Have you always wanted a classic Stingray Corvette but with the proportions, performance and Lilliputian interior of a modern Miata? Mitsuoka, Japan's leading producer of fish-shaped automobiles, now offers just such a car.

Dubbed the Mitsuoka Rock Star, the Miata-based roadster is reskinned front to back but keeps the windshield and A-pillar, as well as the Mazda's modest wheelbase. Don't look for a V8 underhood -- it would weigh as much as the car -- so a 1.5-liter four-cylinder churns out 129 hp and 111 lb-ft of torque. A six-speed manual is available with this engine, so it'll give one some semblance of a classic Corvette experience; an automatic is on the menu as well. Five-spoke retro-styled wheels are also offered to give the Rock Star a more "period-correct" look, though we're not sure they correspond to the C2 period, per se.

Overall, the car has the look of a knockoff Hot Wheels car produced in an unlicensed factory in 1980s Macau or Malaysia, the kind you could encounter in very bogus packaging in Eastern Europe: It gets the overall shape right, but the details and scale wander freely throughout the car. As a result, it looks like a C2 Corvette produced by one of those fly-by-night 1:64-scale diecast manufacturers, but scaled up to real size. And just like on a diecast car, the headlights do not rotate as they should. Instead, you get small, round headlights attached kind of where the headlights would be.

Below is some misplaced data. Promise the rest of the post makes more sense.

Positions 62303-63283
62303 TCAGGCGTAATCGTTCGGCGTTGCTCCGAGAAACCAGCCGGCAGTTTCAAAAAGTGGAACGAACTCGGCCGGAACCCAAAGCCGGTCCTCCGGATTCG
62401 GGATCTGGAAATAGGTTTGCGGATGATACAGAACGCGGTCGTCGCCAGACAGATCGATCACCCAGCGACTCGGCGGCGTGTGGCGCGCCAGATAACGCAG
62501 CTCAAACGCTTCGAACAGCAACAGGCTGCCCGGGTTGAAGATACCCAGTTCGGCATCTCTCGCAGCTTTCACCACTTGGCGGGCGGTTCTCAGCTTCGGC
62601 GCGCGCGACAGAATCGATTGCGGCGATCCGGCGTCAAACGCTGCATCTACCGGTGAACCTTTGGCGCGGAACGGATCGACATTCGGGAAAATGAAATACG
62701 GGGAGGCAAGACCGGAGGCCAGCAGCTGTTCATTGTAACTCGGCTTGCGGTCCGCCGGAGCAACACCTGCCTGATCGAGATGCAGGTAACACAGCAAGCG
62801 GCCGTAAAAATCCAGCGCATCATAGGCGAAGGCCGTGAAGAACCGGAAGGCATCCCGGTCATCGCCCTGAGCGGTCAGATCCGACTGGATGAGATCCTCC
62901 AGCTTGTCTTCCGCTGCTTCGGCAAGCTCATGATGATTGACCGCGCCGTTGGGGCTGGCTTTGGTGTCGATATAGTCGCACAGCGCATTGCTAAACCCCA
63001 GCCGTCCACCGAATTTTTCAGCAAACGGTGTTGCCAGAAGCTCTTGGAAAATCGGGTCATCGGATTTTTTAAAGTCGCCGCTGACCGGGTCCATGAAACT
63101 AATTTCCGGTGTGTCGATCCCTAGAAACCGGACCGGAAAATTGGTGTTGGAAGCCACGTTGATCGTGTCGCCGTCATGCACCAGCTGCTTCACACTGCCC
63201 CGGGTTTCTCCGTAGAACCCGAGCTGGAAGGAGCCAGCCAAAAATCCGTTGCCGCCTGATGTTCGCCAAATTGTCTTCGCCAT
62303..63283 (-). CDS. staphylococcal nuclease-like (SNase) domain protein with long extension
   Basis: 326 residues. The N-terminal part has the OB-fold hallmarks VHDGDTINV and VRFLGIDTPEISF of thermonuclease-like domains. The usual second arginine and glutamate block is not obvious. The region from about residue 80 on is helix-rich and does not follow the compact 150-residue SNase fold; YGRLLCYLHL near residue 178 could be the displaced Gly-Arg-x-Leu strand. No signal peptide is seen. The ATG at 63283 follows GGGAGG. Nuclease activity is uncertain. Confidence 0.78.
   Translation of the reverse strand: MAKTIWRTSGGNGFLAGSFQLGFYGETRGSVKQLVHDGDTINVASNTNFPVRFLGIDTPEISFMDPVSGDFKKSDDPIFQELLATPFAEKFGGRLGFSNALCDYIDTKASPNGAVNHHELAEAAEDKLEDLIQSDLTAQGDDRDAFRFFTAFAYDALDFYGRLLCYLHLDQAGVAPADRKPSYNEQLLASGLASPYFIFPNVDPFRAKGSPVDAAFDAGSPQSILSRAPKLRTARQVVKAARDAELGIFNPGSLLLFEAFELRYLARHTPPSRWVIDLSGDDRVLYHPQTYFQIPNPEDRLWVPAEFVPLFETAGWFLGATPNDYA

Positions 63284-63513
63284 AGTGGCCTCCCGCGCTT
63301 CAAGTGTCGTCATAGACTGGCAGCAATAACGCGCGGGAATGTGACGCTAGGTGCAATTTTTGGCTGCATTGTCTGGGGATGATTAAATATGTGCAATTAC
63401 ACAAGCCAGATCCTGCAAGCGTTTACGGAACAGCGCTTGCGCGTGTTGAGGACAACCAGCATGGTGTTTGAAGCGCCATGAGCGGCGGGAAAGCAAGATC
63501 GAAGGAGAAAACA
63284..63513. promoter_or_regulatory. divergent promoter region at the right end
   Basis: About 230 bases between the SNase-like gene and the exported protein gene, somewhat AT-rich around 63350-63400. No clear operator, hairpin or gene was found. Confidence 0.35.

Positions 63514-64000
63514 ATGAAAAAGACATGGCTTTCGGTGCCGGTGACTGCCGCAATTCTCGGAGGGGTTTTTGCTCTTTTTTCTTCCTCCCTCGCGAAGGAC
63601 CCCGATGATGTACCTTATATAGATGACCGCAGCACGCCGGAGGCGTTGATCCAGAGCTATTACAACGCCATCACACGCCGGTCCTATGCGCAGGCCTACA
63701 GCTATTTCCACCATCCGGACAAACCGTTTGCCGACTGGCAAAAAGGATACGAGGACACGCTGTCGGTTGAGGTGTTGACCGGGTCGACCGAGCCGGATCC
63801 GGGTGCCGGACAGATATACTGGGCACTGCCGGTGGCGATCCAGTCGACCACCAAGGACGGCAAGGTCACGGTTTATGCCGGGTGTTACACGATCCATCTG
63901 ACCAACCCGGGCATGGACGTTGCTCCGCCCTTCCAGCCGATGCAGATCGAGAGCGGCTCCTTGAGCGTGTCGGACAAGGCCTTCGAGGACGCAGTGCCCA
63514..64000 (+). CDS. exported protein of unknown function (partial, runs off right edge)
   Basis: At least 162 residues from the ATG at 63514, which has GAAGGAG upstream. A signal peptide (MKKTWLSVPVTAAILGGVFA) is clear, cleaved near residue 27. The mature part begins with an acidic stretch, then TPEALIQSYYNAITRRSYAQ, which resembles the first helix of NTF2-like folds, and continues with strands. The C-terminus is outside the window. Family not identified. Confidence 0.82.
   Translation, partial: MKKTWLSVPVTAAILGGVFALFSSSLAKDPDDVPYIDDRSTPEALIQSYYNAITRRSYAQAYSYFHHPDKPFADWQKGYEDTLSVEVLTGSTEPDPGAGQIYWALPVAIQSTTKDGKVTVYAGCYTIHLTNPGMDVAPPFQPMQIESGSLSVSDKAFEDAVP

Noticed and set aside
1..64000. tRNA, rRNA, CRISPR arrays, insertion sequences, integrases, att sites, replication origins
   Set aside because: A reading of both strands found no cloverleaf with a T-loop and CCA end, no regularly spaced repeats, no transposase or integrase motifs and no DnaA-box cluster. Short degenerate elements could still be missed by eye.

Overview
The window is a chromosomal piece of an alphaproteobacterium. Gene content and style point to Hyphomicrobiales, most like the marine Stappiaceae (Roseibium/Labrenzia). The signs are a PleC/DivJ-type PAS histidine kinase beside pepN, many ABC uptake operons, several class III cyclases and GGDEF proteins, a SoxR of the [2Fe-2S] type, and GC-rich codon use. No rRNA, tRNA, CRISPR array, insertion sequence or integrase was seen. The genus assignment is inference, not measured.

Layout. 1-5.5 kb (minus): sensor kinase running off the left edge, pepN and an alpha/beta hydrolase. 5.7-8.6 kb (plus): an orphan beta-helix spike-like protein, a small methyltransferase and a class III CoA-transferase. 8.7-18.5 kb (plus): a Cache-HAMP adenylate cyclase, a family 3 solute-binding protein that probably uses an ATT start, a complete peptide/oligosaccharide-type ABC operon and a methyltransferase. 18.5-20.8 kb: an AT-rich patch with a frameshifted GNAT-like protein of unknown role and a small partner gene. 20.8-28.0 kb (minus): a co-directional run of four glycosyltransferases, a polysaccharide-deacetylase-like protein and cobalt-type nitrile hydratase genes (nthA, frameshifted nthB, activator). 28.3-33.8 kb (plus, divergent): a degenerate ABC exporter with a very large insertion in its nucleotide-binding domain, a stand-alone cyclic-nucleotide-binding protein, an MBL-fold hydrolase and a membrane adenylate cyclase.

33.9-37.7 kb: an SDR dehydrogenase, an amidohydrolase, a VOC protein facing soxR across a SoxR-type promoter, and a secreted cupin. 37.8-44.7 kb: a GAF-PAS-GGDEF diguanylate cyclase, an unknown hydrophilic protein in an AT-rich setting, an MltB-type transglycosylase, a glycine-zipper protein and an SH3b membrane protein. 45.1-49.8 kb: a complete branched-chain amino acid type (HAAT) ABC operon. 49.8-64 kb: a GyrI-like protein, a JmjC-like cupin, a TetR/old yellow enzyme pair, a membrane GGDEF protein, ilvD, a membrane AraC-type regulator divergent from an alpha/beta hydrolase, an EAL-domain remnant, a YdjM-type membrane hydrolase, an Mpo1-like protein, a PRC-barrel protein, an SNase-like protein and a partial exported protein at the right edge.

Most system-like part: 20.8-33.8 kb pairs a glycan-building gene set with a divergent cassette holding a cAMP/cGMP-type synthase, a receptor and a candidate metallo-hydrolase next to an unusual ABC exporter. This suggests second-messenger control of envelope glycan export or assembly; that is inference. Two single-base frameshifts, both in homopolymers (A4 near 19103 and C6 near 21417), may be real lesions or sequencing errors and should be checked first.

The Rock Star will be offered in six colors: Chicago red, Los Angeles blue, Washington white, Arizona yellow, New York black and Cisco orange. (Where is the state of Cisco, by the way?)

The price for looking like a C2 Corvette-driving rock star from 500 yards away? In Japan, the model starts at around $41,600, which is a healthy premium over a base Miata, badged Roadster back home, but not exorbitant as it doesn't actually double the price of a Miata. Mitsuoka plans to build just 50 examples, a number that we suspect corresponds exactly to the demand for this sort of thing in Japan.

Don't get in line just yet if you already have a Miata you would like to see turned into ... something resembling a Stingray: The Rock Star supplied from Mitsuoka won't be registrable in the States, but shipping one over to Japan for a conversion could, we believe, be accomplished with some work due to fairly permissive kit and self-made car laws in the U.S. After all, it is just bodywork. (This is not a dare.)

Source: Autoweek

October 11, 2018